Thursday, May 5, 2011

The End's Not Near

This semester has just flown right by.

They all do, but as a first-semester professor, the tempo is more presto than allegro. I remember being nervous for my first lecture, and then being less nervous for my second lecture. Now, here I am, one semester down, and lectures just kind of roll off the tongue.

Needless to say, particularly from the students, it's been a bit of a rocky start. I'm learning by trial and a lot of error, but I'm getting the hang of some things. I know how to use the projector now. I know where the chalk is in one of my classrooms. I can and occasionally do remember to put notes and homework online. Still have a little trouble reading my board handwriting, but hey, at least my students can! No, no, they can't.

I can, however, say that I feel better about things than I did a couple of months ago. I could see students perking up a bit more by the end of the semester. Answers on homework and exams seemed more complete, and more earnest. This despite the ever-looming reminder that summer, and perhaps the real world, were waiting for many of them. That's a start, I guess.

As a student, I was a bit aloof to a professor's life. I knew there was lecture, and preparation for that lecture, and grading of homework, and maybe if there was time, the other thousand things that have to be done (primarily research). I remember feeling that the last thing I wanted to do was get in the professor's way. So I spent very little time taking advantage of office hours, or saying hello before or after class. I came in, sat down, opened a notebook, wrote down some notes, occasionally laughed annoyingly loud at a couple of jokes, and walked out.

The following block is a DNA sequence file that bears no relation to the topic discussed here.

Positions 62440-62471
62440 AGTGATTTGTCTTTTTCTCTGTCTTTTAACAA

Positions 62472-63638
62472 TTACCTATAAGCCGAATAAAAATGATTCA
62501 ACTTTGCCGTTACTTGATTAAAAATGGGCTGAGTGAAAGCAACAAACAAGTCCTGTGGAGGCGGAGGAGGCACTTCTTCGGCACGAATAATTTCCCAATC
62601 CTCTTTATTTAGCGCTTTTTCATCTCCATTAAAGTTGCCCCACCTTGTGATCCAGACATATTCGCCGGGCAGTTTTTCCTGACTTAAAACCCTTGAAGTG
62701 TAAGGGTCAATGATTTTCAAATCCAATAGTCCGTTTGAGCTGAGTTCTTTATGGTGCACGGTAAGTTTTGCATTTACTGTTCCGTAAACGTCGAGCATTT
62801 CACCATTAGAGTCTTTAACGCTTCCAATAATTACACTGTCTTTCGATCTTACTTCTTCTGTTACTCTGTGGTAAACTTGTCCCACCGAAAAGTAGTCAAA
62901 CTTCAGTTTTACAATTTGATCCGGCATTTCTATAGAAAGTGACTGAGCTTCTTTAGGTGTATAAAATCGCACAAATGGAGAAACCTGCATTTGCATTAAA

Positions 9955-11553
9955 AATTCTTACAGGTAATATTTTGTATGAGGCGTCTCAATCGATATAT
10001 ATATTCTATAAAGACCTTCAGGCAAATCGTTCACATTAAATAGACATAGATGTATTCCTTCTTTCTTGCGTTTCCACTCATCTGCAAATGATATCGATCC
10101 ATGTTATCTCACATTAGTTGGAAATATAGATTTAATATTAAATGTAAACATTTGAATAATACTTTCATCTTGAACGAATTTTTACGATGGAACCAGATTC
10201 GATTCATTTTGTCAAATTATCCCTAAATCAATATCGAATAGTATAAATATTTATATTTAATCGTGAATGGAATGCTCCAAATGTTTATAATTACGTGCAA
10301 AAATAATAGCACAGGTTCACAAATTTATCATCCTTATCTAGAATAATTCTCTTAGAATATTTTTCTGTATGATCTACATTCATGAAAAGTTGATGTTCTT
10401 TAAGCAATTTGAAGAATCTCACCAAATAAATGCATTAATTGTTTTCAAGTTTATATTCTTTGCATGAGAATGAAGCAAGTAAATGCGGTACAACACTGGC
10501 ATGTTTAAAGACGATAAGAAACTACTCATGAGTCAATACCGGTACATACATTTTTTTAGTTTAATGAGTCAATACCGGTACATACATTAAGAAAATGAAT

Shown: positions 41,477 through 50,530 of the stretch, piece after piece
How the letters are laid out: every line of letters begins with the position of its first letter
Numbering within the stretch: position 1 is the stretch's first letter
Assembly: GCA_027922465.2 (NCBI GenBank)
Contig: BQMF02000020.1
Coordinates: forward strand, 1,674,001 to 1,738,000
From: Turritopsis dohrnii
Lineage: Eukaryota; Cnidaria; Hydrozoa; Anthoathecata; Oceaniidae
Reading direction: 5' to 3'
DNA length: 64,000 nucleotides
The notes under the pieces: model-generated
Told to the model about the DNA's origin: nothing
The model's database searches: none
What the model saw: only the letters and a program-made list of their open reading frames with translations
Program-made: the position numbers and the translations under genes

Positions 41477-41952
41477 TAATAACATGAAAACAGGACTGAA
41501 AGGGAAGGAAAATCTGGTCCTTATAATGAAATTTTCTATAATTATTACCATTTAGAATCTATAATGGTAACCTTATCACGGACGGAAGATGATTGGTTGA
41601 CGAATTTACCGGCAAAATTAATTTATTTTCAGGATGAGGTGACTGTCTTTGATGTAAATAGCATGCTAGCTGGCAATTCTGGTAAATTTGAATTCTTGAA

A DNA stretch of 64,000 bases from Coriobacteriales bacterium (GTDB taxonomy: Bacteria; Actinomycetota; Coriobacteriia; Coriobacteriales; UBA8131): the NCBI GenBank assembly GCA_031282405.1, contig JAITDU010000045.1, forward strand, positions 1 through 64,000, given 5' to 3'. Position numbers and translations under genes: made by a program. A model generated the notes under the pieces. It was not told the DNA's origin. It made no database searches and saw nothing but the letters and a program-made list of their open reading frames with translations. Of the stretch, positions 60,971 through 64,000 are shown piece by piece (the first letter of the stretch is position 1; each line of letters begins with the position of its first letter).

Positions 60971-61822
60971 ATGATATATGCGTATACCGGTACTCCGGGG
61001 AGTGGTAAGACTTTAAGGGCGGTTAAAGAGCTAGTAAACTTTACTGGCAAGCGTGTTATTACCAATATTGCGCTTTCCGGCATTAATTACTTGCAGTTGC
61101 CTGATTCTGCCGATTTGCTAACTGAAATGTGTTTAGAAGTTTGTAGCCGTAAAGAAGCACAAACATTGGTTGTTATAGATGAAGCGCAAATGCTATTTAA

I doubt this is universal, but as a professor, I sort of want the students to chat with me. Even if it's not school-related. Here all of these students come in to class and give you permission to riddle their ears with knowledge for 50 minutes without so much as a peep -- you start to wonder: "Who are these people? Why in the world are they listening to ME? What do these people do besides listening to me?" It turns out, they do many of the things I did while in college. Imagine that. But I can tell I was wrong as a student -- professors don't mind chatting with you. Many times, they enjoy the diversion. I sure do.

One student exclaimed during my first class that I looked so young. My response? "Think how it looks from my end." A 21-year-old telling a 28-year-old they look so young -- that's a new one.

Today was the first day that a student has shaken my hand. Hopefully not the last. That alone is enough incentive to give it another go. Maybe next time, I'll find the chalk before class starts.